Buy now, pay later (BNPL) has many drawbacks, one of which is that it may lure you into taking too much debt, which is bad for your credit.
In 2020, a survey found that 37.65% of American citizens have utilized a BNPL service. Since then, the percentage of Americans who have utilized one of these services has risen dramatically, with 55.80% claiming to have done so.
If you haven’t already been urged to lengthen the payment plan on a purchase at the checkout, you will be soon. The BNPL industry is rapidly expanding, but it may be luring customers into making purchases they cannot afford. These installment loans, which are usually accessible without a credit check and are given at the place of purchase, allow you to spread the cost across multiple installments.
Avoid these possible pitfalls to save money if you’re thinking of getting into the trap of BNPL.
How Does The Buy-Now-Pay-Later System Work?
Retailers are more likely to collaborate with certain BNPL suppliers. After pay, for example, collaborates with Nordstrom, Calvin Klein, and Tommy Hilfiger. Clear pay, collaborates with Marks & Spencer, while Klarna has partnered with hundreds of merchants, including Nike, H&M, etc.
Klarna, Clear pay, and After pay offer shopping applications of their own. So, if you want to buy anything online, you can use the retailer’s website to do so – using whichever BNPL provider is available – or through a BNPL application.
BNPL Traps to Avoid
Risk of Ending Up Paying Late Fees
The simplicity of the language is one of the attractions of BNPL, yet the terminologies differ greatly amongst providers. Most BNPL providers use the term no late fees and no interest which is not always true.
For example, if you are unable to pay your fees within ten days of the due date, a BNPL provider can fine you an additional fee.
You Might Trap Yourself into Unneeded Debt
BNPL might trap you into buying expensive things that you don’t need or normally buy. According to a report, 33% of people use the BNPL option to buy necessary things they couldn’t afford, while BNPL traps around 28% of people into buying unnecessary things.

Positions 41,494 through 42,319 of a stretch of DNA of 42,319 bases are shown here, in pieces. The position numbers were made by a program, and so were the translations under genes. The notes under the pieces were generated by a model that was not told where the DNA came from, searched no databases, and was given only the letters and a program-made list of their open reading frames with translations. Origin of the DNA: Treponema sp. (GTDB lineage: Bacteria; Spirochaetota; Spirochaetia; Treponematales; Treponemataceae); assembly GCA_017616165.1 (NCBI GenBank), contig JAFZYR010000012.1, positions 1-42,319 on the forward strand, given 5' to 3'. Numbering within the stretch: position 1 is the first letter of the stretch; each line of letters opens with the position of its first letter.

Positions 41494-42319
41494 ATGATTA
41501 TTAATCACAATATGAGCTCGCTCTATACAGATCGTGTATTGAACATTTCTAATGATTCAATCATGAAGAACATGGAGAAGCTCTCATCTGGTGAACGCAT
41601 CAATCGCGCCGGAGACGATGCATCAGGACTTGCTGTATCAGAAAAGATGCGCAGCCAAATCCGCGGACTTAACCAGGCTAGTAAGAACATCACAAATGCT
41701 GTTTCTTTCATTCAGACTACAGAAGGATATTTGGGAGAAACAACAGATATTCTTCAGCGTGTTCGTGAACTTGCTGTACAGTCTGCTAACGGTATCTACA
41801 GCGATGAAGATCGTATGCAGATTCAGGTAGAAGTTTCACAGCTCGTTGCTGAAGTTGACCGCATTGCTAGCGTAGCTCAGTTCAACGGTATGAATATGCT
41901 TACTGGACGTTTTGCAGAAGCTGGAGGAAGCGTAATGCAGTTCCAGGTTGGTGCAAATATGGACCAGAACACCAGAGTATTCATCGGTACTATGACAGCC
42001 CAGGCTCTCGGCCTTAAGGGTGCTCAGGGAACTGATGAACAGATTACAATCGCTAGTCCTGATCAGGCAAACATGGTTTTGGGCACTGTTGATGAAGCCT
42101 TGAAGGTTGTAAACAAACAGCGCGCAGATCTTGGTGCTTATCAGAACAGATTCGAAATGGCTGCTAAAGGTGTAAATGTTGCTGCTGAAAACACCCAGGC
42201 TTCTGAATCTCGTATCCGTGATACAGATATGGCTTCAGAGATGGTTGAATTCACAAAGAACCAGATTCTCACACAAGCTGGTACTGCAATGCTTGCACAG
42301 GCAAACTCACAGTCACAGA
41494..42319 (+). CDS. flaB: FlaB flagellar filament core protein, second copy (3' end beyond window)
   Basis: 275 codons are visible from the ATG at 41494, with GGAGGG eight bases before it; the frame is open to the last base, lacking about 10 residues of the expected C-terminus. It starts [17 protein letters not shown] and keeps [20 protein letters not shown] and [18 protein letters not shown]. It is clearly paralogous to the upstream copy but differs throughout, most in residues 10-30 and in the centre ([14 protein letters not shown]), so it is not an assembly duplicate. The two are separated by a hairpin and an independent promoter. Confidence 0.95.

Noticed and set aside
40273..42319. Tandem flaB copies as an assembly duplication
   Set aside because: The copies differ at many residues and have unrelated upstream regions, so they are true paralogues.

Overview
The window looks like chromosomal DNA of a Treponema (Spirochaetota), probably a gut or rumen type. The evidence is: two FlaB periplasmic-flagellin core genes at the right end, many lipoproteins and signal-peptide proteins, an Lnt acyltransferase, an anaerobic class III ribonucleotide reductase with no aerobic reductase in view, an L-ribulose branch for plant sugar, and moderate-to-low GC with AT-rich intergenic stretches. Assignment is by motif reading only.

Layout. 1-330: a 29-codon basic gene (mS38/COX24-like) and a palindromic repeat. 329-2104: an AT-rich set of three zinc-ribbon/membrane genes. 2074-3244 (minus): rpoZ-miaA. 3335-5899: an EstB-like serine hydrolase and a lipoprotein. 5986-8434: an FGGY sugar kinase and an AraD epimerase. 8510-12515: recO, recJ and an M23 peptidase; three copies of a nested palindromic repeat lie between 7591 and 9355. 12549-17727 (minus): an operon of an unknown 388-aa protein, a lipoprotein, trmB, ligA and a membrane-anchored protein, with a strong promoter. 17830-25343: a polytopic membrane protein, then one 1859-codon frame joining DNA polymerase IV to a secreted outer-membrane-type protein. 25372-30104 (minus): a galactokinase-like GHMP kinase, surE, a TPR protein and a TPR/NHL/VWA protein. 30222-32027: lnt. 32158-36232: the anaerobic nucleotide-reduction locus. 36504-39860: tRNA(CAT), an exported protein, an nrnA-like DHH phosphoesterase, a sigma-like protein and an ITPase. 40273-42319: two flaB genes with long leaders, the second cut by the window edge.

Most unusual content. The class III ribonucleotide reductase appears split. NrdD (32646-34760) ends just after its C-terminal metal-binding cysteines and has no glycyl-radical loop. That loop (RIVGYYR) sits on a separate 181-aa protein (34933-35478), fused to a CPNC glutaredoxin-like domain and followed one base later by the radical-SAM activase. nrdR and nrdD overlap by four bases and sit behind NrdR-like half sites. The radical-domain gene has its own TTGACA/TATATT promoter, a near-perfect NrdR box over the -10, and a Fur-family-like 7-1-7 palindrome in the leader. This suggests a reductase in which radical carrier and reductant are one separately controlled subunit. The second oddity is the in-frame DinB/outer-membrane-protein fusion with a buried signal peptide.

Fintech businesses (financial services businesses), unlike the banking system, are not mandated to guarantee that they assess a consumer’s credit history or capacity to repay throughout the review and approval process. It can soon lead to a financial burden to customers in the long run.
Notably, several of the most significant consumer protection regulations that protect customers from fraudulent loan activities do not apply to BNPL products. Many of these firms aren’t now protected by the truth in lending act, which needs “5 installments” before the law is activated due to the normal 4-installment repayment intervals.
Let’s be clear: BNPL’s promotional materials do not include the words “loan” or “debt,” but that is exactly what these services are, and they must be governed as such. A lack of regulation is a major issue that makes it easy for users to put their financial stability in jeopardy unintentionally. California has officially classified many BNPL arrangements as loans.
Not Providing Enough Time to Pay
Most buy-now-pay-later services need a four-installment plan payment, which might be fairly big if your product is worth several thousand dollars.
It Might Not Help You Improve Your Credit
One of the tempting aspects of BNPL services is that they too will enable consumers with no or bad credit to purchase items on credit. However, they are more likely to harm your credit history than to help it since most customers are unable to pay on time.
While BNPL may provide certain customers with flexibility that might be beneficial during difficult financial circumstances, it also has drawbacks. Many services charge late penalties if you miss a payment, while some charge interest rates if you don’t pay on time. BNPL debt may be handed over to debt collectors or result in a point deduction on a consumer’s credit score if payments are missed.
In the BNPL universe, these consequences are frequent; according to one survey, 72 percent of people who missed BNPL payments had their credit score drop.
Paying for things in installments isn’t a new concept. However, in a world where millions of people are struggling to pay the bills due to the burden of debts, people should resist using these installment options. Consumers must be safeguarded from misuse as long as BNPL exists, just like any other loan.
Hire a bill negotiation service company to help you lower your monthly business or household bills. BillsaverUSA Inc. is a leading bill negotiation provider that can save you money on internet bills, cable bills, and other utility bills. They can also find billing errors in credit reports and help you get refunds.